Sunflower Bean – I Was A Fool

In this brilliantly directed video, Sunflower Bean play at a classic American school dance. Directed by Andy DeLuca

Glass Animals – Agnes

Dave from Glass Animals is in a big centrifuge singing the most emotional song from their 2016 album ‘How To Be A Human Being’ Directed By Eoin Glaister

Tayla – Coming Back Around

Tayla gets chucked around in a very nice car in this fun video for the insanely catchy ‘Coming Back Around’ Directed by Xiphi 

Alvvays – In Undertow

Alvvays get spacey in this dreamy video that perfectly captures the mood of the track. Directed by Joe Garrity

The Weeknd ft. Daft Punk – I Feel It Coming

This retro inspired video is relatively simple, but really effective – matching the mood and tone of the song perfectly. Daft Punk look really cool in capes too. Directed by Warren Fu

Dua Lipa – New Rules

This brilliantly choreographed and shot video surely helped to propel this track to #1 for two weeks earlier this year. Directed by Henry Scholfield

Gorillaz – Saturnz Barz

This beautifully animated video signalled the return of Gorillaz after 7 years, with Saturnz Barz being the first single from their latest album, Humanz. Directed by Jamie Hewlett

Kendrick Lamar – Humble

One of the best directed videos of the year, Humble features one incredible shot after the other, all perfectly fitting in with the track, which is a banger.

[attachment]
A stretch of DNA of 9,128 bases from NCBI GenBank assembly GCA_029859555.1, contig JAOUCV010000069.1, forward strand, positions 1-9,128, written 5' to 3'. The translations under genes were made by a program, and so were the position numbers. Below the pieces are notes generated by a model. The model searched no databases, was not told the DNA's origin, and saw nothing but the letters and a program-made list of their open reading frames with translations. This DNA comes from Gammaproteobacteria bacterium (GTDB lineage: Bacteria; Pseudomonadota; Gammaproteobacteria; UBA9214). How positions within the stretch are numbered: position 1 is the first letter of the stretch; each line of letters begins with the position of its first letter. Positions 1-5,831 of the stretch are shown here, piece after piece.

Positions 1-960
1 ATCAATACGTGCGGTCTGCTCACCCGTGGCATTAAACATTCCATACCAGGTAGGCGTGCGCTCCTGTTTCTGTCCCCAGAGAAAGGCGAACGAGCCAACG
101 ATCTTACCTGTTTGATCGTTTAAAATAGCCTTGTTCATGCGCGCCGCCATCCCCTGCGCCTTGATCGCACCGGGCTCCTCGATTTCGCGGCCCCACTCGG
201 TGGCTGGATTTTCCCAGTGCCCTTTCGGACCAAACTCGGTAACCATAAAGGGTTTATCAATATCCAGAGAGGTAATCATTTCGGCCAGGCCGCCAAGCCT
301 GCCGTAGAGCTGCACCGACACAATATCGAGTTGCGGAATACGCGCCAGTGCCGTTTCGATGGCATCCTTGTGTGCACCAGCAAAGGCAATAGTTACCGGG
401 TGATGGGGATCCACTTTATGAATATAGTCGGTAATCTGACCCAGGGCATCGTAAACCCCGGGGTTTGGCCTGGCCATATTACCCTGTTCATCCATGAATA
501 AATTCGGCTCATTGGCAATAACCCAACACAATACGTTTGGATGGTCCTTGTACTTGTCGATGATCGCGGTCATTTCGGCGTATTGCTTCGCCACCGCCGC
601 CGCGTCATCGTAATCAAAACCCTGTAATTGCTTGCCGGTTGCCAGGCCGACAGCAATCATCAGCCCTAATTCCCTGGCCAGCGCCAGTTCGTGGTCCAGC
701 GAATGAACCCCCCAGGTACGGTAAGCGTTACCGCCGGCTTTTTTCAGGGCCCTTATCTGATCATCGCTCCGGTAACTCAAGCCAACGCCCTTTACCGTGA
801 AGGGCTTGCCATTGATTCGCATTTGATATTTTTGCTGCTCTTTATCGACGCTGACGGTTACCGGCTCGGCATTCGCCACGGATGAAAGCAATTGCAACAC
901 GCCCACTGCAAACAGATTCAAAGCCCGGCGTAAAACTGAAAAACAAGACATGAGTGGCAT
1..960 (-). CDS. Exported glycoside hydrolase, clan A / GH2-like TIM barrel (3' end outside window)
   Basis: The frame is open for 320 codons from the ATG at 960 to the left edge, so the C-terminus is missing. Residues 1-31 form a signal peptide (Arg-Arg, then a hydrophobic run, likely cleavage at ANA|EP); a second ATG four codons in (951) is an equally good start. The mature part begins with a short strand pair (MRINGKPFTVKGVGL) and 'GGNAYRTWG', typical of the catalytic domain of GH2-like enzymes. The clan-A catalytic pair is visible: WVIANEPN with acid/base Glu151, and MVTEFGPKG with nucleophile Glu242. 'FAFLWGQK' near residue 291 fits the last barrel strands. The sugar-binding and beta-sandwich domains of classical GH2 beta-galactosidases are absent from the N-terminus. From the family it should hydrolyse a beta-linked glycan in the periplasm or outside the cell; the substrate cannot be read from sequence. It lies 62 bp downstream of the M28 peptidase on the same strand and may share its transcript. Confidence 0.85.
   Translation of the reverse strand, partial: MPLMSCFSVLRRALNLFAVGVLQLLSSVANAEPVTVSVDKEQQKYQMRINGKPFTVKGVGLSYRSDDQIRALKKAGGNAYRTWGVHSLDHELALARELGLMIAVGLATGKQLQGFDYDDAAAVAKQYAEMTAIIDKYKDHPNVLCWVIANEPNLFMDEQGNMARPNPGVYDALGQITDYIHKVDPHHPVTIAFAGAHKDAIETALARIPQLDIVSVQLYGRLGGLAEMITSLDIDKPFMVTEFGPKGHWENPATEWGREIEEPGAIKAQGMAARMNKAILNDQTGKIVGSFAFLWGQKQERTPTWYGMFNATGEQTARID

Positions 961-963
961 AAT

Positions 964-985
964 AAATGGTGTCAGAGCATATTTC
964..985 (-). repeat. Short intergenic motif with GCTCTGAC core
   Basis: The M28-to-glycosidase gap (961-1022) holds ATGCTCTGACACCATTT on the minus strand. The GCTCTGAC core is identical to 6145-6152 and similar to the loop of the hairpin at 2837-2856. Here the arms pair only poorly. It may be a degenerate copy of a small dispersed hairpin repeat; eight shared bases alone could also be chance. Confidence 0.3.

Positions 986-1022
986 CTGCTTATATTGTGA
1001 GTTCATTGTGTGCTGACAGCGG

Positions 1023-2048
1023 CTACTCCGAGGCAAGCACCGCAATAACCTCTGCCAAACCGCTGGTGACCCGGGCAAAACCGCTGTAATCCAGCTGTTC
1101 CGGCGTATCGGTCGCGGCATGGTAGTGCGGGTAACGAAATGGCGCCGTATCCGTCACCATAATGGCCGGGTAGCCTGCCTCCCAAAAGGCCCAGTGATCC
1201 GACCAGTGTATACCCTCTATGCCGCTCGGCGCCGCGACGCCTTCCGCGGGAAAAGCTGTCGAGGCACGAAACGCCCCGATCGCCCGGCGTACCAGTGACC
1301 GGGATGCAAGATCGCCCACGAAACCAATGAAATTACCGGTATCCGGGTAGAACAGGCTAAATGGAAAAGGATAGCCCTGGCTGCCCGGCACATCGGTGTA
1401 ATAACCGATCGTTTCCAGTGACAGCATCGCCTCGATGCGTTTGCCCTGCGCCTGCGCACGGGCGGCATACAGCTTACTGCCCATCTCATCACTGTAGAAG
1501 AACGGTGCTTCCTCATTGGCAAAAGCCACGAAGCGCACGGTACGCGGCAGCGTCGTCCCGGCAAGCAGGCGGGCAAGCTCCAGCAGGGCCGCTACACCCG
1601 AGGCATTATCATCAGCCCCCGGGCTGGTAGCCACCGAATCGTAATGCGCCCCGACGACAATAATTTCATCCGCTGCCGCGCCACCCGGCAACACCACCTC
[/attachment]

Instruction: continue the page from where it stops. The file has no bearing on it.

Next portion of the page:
Father John Misty – Total Entertainment Forever

This bizzare but brilliant video starts Macaulay Culkin as Kurt Cobain.

 

Paramore – Told You So

Paramore have had a great year, with After Laughter being their best album in a long time. ‘Told You So’ was my favourite track from that album, and it comes with this great video.  Directed by Zac Farro and Aaron Joseph

Lorde – Green Light

This year Lorde finally made a comeback after her 2013 debut Pure Heroine. ‘Green Light’ instantly became one of the biggest tracks of the year when it was released, and the accompanying video was bursting with energy. Directed by Grant Singer

Dutch Uncles – Oh Yeah

‘Oh Yeah’ by Dutch Uncles is an upbeat track full of hope, and this fun, roller based video is a real treat. Duncan can move. Directed by Nick Middleton

The Big Moon – Sucker

The Big Moon go all western in this funny, really well directed video for their great single ‘Sucker’. Directed by Louis Bhose

Wolf Alice – Beautifully Unconventional

Wolf Alice go all old school in this great video for Beautifully Unconventional. Directed by Stephen Agnew

Gorillaz – Humanz Review.

Gorillaz albums have always been about collaborations, with their previous album Plastic Beach featuring the likes of Lou Reed, De La Soul, Little Dragon, Gruff Rhys and Kano. Humanz is no different in this sense, with the album only having one track without a featured artist. They also tend to change their sound with each record while still maintaining